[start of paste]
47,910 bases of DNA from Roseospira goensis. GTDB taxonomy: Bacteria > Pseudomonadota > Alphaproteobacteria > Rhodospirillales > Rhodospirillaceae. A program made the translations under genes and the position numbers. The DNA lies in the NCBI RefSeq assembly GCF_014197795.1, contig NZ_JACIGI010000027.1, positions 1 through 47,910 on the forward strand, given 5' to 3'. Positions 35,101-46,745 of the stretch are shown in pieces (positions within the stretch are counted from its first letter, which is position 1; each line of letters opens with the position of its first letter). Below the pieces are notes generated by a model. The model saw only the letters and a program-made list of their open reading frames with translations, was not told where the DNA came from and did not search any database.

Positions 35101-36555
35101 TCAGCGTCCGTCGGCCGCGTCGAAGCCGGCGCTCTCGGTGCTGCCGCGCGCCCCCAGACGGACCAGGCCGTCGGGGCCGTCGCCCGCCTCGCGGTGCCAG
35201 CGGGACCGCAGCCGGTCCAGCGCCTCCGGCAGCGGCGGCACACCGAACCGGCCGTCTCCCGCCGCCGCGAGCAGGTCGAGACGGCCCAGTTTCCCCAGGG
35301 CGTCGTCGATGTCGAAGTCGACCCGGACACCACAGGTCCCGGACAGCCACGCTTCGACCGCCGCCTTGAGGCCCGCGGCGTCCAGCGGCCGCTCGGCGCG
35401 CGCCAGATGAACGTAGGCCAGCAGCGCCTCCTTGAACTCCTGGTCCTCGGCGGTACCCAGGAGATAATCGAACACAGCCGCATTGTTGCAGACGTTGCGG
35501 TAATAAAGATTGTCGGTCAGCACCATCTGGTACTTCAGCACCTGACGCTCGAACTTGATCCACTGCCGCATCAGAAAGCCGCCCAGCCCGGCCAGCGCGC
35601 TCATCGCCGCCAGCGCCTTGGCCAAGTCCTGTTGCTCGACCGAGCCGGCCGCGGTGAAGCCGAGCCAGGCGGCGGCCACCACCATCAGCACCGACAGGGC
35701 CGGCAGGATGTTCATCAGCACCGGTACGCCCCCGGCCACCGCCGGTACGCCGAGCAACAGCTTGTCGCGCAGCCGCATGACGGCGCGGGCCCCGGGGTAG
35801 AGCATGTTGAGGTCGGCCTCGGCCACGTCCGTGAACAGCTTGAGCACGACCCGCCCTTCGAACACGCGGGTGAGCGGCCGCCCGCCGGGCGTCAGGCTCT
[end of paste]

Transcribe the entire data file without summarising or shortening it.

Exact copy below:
47,910 bases of DNA from Roseospira goensis. GTDB taxonomy: Bacteria > Pseudomonadota > Alphaproteobacteria > Rhodospirillales > Rhodospirillaceae. A program made the translations under genes and the position numbers. The DNA lies in the NCBI RefSeq assembly GCF_014197795.1, contig NZ_JACIGI010000027.1, positions 1 through 47,910 on the forward strand, given 5' to 3'. Positions 35,101-46,745 of the stretch are shown in pieces (positions within the stretch are counted from its first letter, which is position 1; each line of letters opens with the position of its first letter). Below the pieces are notes generated by a model. The model saw only the letters and a program-made list of their open reading frames with translations, was not told where the DNA came from and did not search any database.

Positions 35101-36555
35101 TCAGCGTCCGTCGGCCGCGTCGAAGCCGGCGCTCTCGGTGCTGCCGCGCGCCCCCAGACGGACCAGGCCGTCGGGGCCGTCGCCCGCCTCGCGGTGCCAG
35201 CGGGACCGCAGCCGGTCCAGCGCCTCCGGCAGCGGCGGCACACCGAACCGGCCGTCTCCCGCCGCCGCGAGCAGGTCGAGACGGCCCAGTTTCCCCAGGG
35301 CGTCGTCGATGTCGAAGTCGACCCGGACACCACAGGTCCCGGACAGCCACGCTTCGACCGCCGCCTTGAGGCCCGCGGCGTCCAGCGGCCGCTCGGCGCG
35401 CGCCAGATGAACGTAGGCCAGCAGCGCCTCCTTGAACTCCTGGTCCTCGGCGGTACCCAGGAGATAATCGAACACAGCCGCATTGTTGCAGACGTTGCGG
35501 TAATAAAGATTGTCGGTCAGCACCATCTGGTACTTCAGCACCTGACGCTCGAACTTGATCCACTGCCGCATCAGAAAGCCGCCCAGCCCGGCCAGCGCGC
35601 TCATCGCCGCCAGCGCCTTGGCCAAGTCCTGTTGCTCGACCGAGCCGGCCGCGGTGAAGCCGAGCCAGGCGGCGGCCACCACCATCAGCACCGACAGGGC
35701 CGGCAGGATGTTCATCAGCACCGGTACGCCCCCGGCCACCGCCGGTACGCCGAGCAACAGCTTGTCGCGCAGCCGCATGACGGCGCGGGCCCCGGGGTAG
35801 AGCATGTTGAGGTCGGCCTCGGCCACGTCCGTGAACAGCTTGAGCACGACCCGCCCTTCGAACACGCGGGTGAGCGGCCGCCCGCCGGGCGTCAGGCTCT